2. Facilitate knowledge creation and sharing among PMOs on parliamentary openness and citizen engagement policies and practices.


Interested members of the global PMO community would conduct monitoring of parliamentary compliance with the Declaration, including collecting information on openness policies and their implementation, through the following steps:

  1. Foster consensus on an approach to monitoring parliamentary compliance with the Declaration on Parliamentary Openness, February-April 2013. PMOs would agree upon goals and objectives; a process for ensuring broad inclusion and cooperation in the development of a monitoring methodology; an approach to monitoring; and the organization and design of results presentation and technology tools.
  2. Implement a collaborative process to develop a common monitoring methodology and select technology tools to facilitate data collection, data visualization, and knowledge sharing, February-July, 2013. Using the PMO Network Google Group, collaborative editing tools (e.g. Etherpad), the OpeningParliament blog, webinars and other technologies, PMOs would develop a common methodology for monitoring parliamentary compliance with the Declaration worldwide. An ad hoc working group would be formed to review prior methodologies used to monitor parliamentary and government openness; advise on data collection, presentation, and knowledge sharing issues; and explore potential technologies for undertaking these activities. To ensure that consultations are broad based, PMO leads from a variety of regions or participating in multiple networks would be tasked with leading webinars and discussions aimed at ensuring the participation of interested groups.
  3. Collect data on compliance with the Declaration, including relevant policies and practices, July 2013-September 2014. Recognizing differences in parliamentary calendars, PMO workflows and other considerations, initial data collection would take place over one calendar year (although results would begin to be posted once a sufficient number have been completed). One PMO per parliament would be responsible for uploading data into the data collection tool (e.g. Indaba) and rating parliamentary compliance within the framework of the adopted methodology. However, where multiple PMOs exist in a given country, a process would be developed for the other groups would have an opportunity to add, review and dispute the results prior to publication.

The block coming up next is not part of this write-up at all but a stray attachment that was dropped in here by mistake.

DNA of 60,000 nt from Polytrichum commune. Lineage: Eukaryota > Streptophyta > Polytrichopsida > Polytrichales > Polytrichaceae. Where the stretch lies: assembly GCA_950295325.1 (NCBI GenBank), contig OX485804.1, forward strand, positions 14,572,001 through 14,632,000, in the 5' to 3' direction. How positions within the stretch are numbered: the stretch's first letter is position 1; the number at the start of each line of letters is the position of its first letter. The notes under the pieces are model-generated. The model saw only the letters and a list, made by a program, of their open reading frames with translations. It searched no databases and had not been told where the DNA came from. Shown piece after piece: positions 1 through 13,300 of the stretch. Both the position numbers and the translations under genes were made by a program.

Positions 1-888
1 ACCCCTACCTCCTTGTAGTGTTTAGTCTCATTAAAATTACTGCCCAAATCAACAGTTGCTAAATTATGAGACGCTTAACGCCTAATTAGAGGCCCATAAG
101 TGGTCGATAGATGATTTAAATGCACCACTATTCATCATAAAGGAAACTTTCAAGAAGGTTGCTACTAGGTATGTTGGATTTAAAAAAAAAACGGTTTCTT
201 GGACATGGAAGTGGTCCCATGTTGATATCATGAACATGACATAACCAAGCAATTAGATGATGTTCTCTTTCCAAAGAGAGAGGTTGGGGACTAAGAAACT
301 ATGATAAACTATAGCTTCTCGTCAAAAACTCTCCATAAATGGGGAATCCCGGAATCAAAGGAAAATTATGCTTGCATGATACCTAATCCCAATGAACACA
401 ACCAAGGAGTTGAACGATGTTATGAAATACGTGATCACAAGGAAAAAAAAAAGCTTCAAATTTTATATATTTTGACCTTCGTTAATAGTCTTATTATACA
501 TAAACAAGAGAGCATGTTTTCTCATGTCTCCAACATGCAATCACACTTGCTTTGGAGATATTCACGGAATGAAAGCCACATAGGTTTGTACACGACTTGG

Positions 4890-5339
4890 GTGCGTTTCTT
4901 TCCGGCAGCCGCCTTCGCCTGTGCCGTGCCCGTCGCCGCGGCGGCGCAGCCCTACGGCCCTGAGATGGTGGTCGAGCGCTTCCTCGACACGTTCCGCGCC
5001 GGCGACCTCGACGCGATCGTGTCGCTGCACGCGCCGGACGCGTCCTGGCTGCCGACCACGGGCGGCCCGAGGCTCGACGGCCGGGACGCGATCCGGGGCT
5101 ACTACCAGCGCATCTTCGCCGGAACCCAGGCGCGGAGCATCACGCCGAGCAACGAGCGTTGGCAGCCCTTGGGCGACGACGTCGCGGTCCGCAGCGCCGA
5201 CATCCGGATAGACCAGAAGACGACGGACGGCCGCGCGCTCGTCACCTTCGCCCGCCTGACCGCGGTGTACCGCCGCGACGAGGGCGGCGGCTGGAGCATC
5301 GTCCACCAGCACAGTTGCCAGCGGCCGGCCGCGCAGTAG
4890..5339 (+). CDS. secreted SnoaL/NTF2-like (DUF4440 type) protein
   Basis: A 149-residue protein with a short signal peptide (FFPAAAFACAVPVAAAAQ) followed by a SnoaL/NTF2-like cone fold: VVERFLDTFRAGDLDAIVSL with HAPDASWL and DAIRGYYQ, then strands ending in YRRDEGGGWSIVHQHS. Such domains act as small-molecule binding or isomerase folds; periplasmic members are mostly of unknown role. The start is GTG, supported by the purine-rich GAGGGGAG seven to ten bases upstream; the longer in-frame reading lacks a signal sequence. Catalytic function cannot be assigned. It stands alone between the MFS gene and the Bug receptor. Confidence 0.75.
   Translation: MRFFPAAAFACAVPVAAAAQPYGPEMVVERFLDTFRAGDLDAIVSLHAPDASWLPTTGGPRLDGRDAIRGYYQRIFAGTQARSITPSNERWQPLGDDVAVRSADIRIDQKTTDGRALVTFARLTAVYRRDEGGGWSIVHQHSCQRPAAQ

4. Analyze, visualize and share collected data, January-September 2014. Once results are released, PMOs would be encouraged to conduct analyses, develop recommendations and create visualizations using the variety of tools available. This knowledge would be shared through the PMO Network Google Group, the OpeningParliament blog, and other tools, to facilitate collaboration and knowledge reuse.
  5. Publicize the results, September 2014. The compliance project would be officially launched on the International Day of Democracy, September 15, 2014. A global event would be convened where PMOs can demonstrate their work to parliamentary and open data community members. In addition, PMOs would be encouraged to host their own in-country events to maximize publicity received.
  6. Continued monitoring, sharing and engagement, September 2014-Ongoing. In the wake of the project’s official launch, PMOs would continue to monitor parliamentary compliance with the Declaration, create shared knowledge and engage parliaments using the resulting information.

To provide comments and edits on Etherpad, click here.